My mother was so excited. After months of planning, she was going on her 72nd birthday trip with both of her daughters. It was her first trip to South America -- Quito, Otavalo, and the Galapagos Islands.
We all flew from separate airports then boarded the same plane in Miami. Arrival in Quito for the start of the journey went smoothly. And we had an afternoon to get settled and wander. So far so good.
We woke up the next morning eager and ready to go. I looked out the window. It was dark and cloudy. What was that grey stuff falling from the sky? It reminded me of the dust that fell in New York City during 9/11. That can’t be good, I thought. I looked down. The streets were covered with the gray flakes.
We turned on the TV but no news. Then, we went down to the front desk. They told us that a volcano erupted some 60 miles outside of Quito, and the ash cloud was right over the city.
The mayor of Quito declared a state of emergency. The airport was closed. Businesses were shuttered. Quito was completely shut down until further notice.
My mother was heartbroken. She felt that she didn’t have many more years for traveling (this, sadly, turned out to be true) and wanted to see as much as possible.
How did the next two weeks go? Challenging, with many lessons learned.
Be Compassionate And Grateful
We were told that no one had been seriously injured during the eruption. We were relieved to hear that. There were serious and long-term damages to the crops and fields near the volcano. We were grateful to be safe and that no one had been killed. Our trip was not as important as the people affected. After we returned home, I researched how to send aid to the region.
Try To Access International News
Rumors were swirling. When would the airport reopen? When would the state of emergency end? Was it safe for us to go out in Quito? How were we going to get to the Galapagos? Was it safe to be there? Was there going to be another eruption? Nobody really knew the answers to these questions.
After a couple of days, I was able to get on the internet. That gave me a better sense of what was going on. I was also able to contact family and friends back home.
We still wanted to see some of Quito, so we made a decision to try to go downtown. I met a young Ecuadorian couple on the street. They worked in the travel industry, but their offices were closed. We hired them to take us around. We couldn’t go into the churches and other sites, but we saw them from the outside. We wore face masks that the hotel gave us, which were not really adequate for the situation.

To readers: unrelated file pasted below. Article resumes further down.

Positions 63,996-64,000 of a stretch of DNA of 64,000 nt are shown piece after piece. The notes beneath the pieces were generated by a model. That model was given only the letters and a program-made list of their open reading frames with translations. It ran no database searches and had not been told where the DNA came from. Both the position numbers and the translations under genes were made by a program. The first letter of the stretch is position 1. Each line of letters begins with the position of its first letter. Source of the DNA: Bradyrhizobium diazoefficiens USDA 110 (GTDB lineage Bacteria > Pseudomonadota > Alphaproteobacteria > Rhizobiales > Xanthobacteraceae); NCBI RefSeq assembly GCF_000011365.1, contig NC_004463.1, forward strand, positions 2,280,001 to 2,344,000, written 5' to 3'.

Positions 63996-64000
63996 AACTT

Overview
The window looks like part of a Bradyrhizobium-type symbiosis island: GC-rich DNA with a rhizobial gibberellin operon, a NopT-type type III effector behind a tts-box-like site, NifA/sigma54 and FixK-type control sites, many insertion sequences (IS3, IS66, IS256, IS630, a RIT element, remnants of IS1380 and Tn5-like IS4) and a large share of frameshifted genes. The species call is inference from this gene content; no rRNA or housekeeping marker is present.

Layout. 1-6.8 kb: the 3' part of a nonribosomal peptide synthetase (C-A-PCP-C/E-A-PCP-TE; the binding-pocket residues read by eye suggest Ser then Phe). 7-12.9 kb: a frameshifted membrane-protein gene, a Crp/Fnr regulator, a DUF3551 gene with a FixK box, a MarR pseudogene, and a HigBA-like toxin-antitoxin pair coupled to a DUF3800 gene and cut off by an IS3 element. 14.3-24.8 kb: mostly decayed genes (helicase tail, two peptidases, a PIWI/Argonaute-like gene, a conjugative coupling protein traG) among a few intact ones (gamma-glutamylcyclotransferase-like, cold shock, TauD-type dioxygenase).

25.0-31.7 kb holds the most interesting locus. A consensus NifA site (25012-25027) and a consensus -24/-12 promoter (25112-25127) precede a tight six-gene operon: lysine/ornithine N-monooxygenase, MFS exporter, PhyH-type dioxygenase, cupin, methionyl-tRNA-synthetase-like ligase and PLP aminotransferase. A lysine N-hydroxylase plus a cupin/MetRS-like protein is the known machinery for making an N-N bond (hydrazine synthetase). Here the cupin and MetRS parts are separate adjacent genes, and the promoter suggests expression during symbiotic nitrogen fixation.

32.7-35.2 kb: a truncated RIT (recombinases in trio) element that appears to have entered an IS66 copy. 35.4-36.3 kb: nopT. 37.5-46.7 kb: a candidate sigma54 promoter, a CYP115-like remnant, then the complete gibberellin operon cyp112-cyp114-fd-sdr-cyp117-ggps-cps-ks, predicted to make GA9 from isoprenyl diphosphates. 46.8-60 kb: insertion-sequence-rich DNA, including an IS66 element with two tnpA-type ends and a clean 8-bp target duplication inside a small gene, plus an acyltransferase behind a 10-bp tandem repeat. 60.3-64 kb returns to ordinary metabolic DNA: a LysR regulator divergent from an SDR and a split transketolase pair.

After A Volcano Comes Black Rain
While we were out, it started to rain. Black rain drops. The rain contained ash from the clouds. My yellow rain jacket quickly turned black, as did everything else I was wearing. Even though we managed to keep our cameras out of the rain, the dust in the air still ruined them.
Don’t Use Your Camera Or Go Outside
Did I say that we ruined our cameras? We ruined our cameras. Don’t take your camera or any other electronic gadget outside after a volcanic eruption. There is a reason that planes are grounded after an eruption -- volcanos emit very fine ash that damages them.
And, while I am at it, don’t go outside like we did. It’s very unhealthy to breathe volcanic ash. Stay inside and do whatever the hotel or tour operator tells you to do.
Travel Away From The Ash Cloud
A few days after the eruption, we managed to go to Otavalo, an Ecuadorian highland town that was not affected by the ash cloud. Finally, we could breathe and see the sun. And enjoy ourselves for a few days. It was a welcome relief.
Next up was the Galapagos cruise. The only problem was that the Quito airport was still closed. No one could tell us how, or if, we would get to the Galapagos. We were getting anxious. Finally, we were told to leave most of our luggage at the hotel and to board a bus that would take us two hours to an airport outside of the ash zone. From there, we took a plane to the Galapagos and boarded our cruise ship.
Slow Down And Be In The Moment
Once on the cruise, we tried to enjoy ourselves and forget about the previous days. We saw the blue-footed boobies, penguins, and sea lions. We met Old Lonesome George. And we had a birthday cake for mom.
Continue To Be Flexible
Eventually, we had to think about the trip home. No one knew how we were going to get back to the U.S. At that point in time, Ecuador’s only international airport was in Quito and it was closed indefinitely.
Finally, we were told that we would be flying back to the U.S. from Guayaquil. But our luggage was in Quito. They assured us that the luggage would be brought to the hotel prior to our departure. My mother was panicked. It turned out fine. The luggage arrived that night and we were ready to leave the next day.
Airport Staff Are Helpful
As if we didn’t have enough challenges, my 72-year-old mother sprained her ankle very badly while on the cruise. She could barely walk with a cane.
All of the international travelers were getting re-routed through a small regional airport. It was crowded. And, by crowded, I mean that the check-in line went out of the airport and down the block. There was no way that my mother could stand in that line. Fortunately, one of the airline staff noticed us and offered to help. We were checked in and managed to find a seat for my mother.
Finally, we were on the plane going home.
My mother, sister, and I were never so happy to get back from a trip with a few photos and some stories to tell.
Planning a trip? Here are 12 things to expect when visiting South America for the first time, plus planning a girls trip to Machu Picchu: what to know before you go.